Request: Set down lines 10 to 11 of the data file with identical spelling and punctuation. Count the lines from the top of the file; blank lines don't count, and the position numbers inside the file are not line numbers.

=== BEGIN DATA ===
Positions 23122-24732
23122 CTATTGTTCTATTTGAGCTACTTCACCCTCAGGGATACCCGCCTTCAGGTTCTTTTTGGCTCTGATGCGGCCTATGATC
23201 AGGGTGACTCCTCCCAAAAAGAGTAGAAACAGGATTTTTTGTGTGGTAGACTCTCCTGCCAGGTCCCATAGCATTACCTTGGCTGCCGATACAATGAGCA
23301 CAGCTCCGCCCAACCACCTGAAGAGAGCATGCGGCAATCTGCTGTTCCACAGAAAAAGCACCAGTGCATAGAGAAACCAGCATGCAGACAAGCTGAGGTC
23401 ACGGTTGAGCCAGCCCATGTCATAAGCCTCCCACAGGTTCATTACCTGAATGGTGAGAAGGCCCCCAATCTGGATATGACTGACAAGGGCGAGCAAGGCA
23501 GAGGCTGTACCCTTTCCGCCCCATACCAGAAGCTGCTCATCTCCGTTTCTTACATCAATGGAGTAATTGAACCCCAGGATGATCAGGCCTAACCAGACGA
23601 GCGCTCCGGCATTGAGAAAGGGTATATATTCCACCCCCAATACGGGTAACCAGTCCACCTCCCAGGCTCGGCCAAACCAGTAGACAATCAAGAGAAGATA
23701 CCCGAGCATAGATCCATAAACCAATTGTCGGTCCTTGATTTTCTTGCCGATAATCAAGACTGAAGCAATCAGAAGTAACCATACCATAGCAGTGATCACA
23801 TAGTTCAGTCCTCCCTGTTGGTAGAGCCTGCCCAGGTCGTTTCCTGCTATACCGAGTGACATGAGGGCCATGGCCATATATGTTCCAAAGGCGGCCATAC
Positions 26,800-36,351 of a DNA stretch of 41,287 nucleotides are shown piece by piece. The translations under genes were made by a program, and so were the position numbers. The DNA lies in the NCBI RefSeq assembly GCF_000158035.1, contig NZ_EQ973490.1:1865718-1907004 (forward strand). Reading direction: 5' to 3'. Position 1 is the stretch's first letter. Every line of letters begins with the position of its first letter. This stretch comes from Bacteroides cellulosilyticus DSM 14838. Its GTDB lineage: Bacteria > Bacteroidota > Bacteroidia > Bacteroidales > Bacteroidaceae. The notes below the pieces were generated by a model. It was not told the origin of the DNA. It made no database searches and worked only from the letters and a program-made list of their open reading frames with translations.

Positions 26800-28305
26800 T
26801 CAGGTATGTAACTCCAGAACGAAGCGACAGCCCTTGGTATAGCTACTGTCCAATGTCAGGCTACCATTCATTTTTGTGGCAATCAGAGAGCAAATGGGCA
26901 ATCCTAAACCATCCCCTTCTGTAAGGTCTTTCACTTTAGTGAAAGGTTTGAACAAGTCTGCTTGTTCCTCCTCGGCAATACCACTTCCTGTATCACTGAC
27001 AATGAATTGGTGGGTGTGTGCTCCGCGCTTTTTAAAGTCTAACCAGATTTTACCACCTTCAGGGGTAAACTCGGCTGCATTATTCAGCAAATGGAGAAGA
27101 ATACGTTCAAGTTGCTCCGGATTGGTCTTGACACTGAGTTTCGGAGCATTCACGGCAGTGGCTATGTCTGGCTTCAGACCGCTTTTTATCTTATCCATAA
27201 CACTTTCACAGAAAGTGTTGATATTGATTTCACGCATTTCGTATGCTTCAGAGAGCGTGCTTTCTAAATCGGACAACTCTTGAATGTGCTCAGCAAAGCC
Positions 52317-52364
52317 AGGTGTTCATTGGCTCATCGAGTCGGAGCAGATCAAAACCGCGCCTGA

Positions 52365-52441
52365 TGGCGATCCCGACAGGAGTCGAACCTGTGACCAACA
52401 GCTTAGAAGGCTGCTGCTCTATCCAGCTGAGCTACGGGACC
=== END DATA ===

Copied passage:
Positions 26,800-36,351 of a DNA stretch of 41,287 nucleotides are shown piece by piece. The translations under genes were made by a program, and so were the position numbers. The DNA lies in the NCBI RefSeq assembly GCF_000158035.1, contig NZ_EQ973490.1:1865718-1907004 (forward strand). Reading direction: 5' to 3'. Position 1 is the stretch's first letter. Every line of letters begins with the position of its first letter. This stretch comes from Bacteroides cellulosilyticus DSM 14838. Its GTDB lineage: Bacteria > Bacteroidota > Bacteroidia > Bacteroidales > Bacteroidaceae. The notes below the pieces were generated by a model. It was not told the origin of the DNA. It made no database searches and worked only from the letters and a program-made list of their open reading frames with translations.

Positions 26800-28305